SUFICA Project

Postgraduate Researcher, 2019-2023 with Dr Lynn Dicks and Dr Simon Butler at UEA

I am a PhD student at UEA working on the SUFICA Project (Sustainable Fruit farming in the CAAtinga), which aims to increase the sustainability of fruit farming in the Caatinga region of north-east Brazil.

The Caatinga region is one of most endangered eco-regions on Earth, being subject to high rates of conversion and very few protected areas; between 1990-2010, the rate of deforestation was 0.53% per annum. Caatinga is also one of the least known biomes, where endemism is high being estimated at between 7-57%. 

Caatinga is also very important socially, with ~15% of Brazil's population living within this region. The rural areas of Caatinga are very poor, and one of the main sources of income is fruit-farming which has been rapidly intensifying and international exports have been increasing. This is key to reducing poverty and economic growth of Brazil but at the moment this is happening at the expense of biodiversity and by reducing the long-term resilience of farming; this disproportionally affects the rural poor.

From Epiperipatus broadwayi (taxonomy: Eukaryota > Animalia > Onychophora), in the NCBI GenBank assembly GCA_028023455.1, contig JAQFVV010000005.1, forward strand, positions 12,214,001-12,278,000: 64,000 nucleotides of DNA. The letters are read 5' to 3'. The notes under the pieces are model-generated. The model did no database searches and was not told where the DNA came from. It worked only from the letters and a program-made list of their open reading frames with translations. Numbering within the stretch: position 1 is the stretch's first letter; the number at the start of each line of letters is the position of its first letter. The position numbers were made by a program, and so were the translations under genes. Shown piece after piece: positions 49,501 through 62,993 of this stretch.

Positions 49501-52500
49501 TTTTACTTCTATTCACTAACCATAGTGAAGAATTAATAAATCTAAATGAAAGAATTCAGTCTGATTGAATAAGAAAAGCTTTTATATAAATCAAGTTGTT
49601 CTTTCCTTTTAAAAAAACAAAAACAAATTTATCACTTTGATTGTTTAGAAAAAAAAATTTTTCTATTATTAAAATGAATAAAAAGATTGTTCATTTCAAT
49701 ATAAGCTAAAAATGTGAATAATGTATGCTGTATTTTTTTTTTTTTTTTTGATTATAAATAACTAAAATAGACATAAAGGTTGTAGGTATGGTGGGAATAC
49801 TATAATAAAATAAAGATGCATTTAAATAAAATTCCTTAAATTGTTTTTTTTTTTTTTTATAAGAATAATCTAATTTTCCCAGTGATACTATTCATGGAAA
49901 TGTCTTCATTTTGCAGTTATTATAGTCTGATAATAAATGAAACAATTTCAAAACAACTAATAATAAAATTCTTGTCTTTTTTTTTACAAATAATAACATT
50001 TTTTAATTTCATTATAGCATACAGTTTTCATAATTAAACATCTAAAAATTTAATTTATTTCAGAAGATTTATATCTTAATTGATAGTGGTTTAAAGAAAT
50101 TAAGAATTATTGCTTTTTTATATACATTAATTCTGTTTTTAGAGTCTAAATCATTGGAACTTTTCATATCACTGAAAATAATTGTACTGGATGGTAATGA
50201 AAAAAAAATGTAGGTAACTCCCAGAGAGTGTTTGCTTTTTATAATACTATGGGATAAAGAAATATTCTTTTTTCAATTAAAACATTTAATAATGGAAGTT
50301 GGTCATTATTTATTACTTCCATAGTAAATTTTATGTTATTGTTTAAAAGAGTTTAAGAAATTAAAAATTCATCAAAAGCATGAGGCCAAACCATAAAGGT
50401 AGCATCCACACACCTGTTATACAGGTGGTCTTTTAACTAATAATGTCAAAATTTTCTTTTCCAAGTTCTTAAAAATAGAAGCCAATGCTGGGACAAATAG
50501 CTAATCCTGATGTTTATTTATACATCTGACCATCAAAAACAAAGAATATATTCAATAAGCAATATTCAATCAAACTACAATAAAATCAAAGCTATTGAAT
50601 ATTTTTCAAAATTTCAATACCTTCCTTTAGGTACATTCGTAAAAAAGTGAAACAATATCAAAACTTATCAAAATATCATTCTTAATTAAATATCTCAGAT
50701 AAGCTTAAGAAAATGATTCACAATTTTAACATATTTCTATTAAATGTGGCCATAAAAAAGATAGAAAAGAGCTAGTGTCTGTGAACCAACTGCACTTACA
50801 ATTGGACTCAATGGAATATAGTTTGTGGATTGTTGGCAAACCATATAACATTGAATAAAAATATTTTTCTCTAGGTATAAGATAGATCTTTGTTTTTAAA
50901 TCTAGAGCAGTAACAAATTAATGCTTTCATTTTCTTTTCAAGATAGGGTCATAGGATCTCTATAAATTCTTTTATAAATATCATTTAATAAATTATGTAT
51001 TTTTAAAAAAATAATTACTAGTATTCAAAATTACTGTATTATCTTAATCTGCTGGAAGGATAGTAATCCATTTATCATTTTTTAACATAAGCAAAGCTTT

The SUFICA project aims to experimentally test 'ecological intensification' as a pathway to sustainable intensive agriculture. My work will concentrate on testing landscape enhancement to maximise ecosystem services provided by birds (as part of Integrated Pest Managament) with the aim to quantify pest regulation services and to develop an understanding of the dependence of natural pest regulation performed by birds on landscape structure in the perennial fruit farming systems in Caatinga. Part of this work will also aim to quantify the diversity of avian species across Caatinga and agro-habitats.

To date, the majority of research into natural pest regulation has been heavily biased toward studies in temperate regions and within annual crop systems, and thus there have been no studies that would be representative of the perennial fruit farming in semi-arid Brazil. Additionally, the research to date found the effects of wider landscape on natural pest control inconsistent across studies, which is limits our ability to consider natural biological control in landscape planning and farm management. 

At the heart of the SUFICA project is a partnership approach to provide farmers with the tools necessary for agricultural growth in a way that protects biodiversity and the environment. SUFICA project works closely with fruit farmers and research results will be communicated to farmers through workshops.

To find out more about SUFICA, please visit: and 

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